His Cornbury debut, over the weekend July 13-15, will see him sharing a bill with Alanis Morrissette, UB40, Squeeze, Caro Emerald, Mavis Staples and more. He says he can’t wait to return to our shores.

“Remember that a piece of me is still in the UK. I lived there for 15 years and after all that time it is still inside me.

“I love going to the UK and seeing things I remember and excited at going there to perform.”

And can we expect all the hits? “There will be fans who want to hear older songs and wondering if I’ve still got the energy. But also people will want to hear newer songs and that pumps me up!

“They’ll hear new songs and new stuff not put out yet.”

He laughs, and continues: “I know that fans want to hear the songs they know. I once did a festival and didn’t do The Harder They Come, and people said ‘what happened... don’t you do that any more?’ in a hurt tone of voice. So there’ll be a combination of things and a lot of energy. My band are just in their 20s so you are going to love it.”

As he looks back over his career so far, do any highlights stand out? “There are different things in my career which I’m proud of,” he says.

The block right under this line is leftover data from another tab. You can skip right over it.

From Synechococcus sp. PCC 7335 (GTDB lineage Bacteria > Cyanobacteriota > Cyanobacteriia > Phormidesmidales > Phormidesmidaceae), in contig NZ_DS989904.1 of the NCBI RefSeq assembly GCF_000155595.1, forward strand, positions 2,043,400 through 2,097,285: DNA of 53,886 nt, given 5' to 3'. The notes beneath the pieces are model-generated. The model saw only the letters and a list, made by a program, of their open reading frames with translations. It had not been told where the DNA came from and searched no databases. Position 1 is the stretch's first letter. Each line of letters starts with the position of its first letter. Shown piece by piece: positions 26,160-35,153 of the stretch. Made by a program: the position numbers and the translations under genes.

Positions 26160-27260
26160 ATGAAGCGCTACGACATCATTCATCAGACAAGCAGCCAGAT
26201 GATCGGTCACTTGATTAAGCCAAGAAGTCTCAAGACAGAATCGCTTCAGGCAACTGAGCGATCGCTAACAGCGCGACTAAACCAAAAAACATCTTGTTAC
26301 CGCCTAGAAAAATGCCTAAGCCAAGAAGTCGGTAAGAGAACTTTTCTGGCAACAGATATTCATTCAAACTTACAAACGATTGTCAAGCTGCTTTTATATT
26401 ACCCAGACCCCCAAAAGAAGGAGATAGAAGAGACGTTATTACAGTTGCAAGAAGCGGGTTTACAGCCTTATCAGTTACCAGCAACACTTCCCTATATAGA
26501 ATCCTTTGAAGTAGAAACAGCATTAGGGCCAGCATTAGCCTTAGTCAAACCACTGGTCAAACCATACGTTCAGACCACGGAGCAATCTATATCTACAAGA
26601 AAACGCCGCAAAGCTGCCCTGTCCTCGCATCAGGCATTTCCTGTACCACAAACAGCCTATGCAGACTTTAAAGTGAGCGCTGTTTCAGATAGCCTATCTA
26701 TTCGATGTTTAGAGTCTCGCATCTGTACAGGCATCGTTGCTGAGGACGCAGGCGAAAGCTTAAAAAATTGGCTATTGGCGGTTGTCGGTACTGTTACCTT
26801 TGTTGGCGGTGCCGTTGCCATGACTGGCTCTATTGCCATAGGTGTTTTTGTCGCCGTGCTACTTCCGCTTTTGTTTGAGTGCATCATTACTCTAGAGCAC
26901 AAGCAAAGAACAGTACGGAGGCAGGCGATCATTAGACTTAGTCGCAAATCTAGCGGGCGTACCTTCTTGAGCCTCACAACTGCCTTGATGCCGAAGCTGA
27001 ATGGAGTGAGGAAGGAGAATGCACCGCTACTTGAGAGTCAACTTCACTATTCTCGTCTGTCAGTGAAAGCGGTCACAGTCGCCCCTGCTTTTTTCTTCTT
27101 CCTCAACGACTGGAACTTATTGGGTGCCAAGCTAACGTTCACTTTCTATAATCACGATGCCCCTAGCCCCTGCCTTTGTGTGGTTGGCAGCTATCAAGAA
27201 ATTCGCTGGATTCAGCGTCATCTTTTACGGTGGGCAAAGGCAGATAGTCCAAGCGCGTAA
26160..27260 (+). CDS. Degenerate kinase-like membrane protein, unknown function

“I’ll never forget hanging out and my first hit in Jamaica but also my first hit in England. That was a proud moment in my life – and so was doing The Harder They Come.

“The film was pivotal. A few people in the film had had hits before, like Desmond Dekker, but it really showed the culture of where the music came from. People didn’t know that I’m responsible for taking back Jamaican music to its roots.”

Religion and spirituality have always been important to Jimmy. After a trip to Africa in the 70s he converted to Islam, taking the name El Hadj Naïm Bachir. He has also followed Christianity and the Rastafarian faith, though now adopts a more inclusive spirituality while extolling the importance of science.

“I went through all of the organised religions searching to find one that fits me, but I didn’t fit into any,” he says.

“We live in an age of technology and everybody can learn so much on the YouTube or whatever, and I like to just hang out and watch and observe. We are living in a technological age but don’t let it swallow you up

“ Use it but don’t let it use you. It can swallow you up like a whale!”

“But the warrior in me is still spiritual!”

He laughs again and adds: “I try to take it easy but still like art and drawing and enjoy performing and singing – and still have ideas!

“I wake up in the night and write down ideas which have come from experience, struggles or imagination.”

And does he have a favourite song? “I’m going to be clichéd,” he chuckles. “I always say writing songs is like a woman giving birth to a child. They mean something to you and you’ll always love them. But the ones that mean the most are the ones from the new album.

“I’m looking forward so much to performing for you all... it’s been aeons since I performed in every little corner, so plan to come down.

“I can’t wait to see you!”

  • Cornbury Music Festival takes place at Great Tew Park, near Chipping Norton, from July 13-15.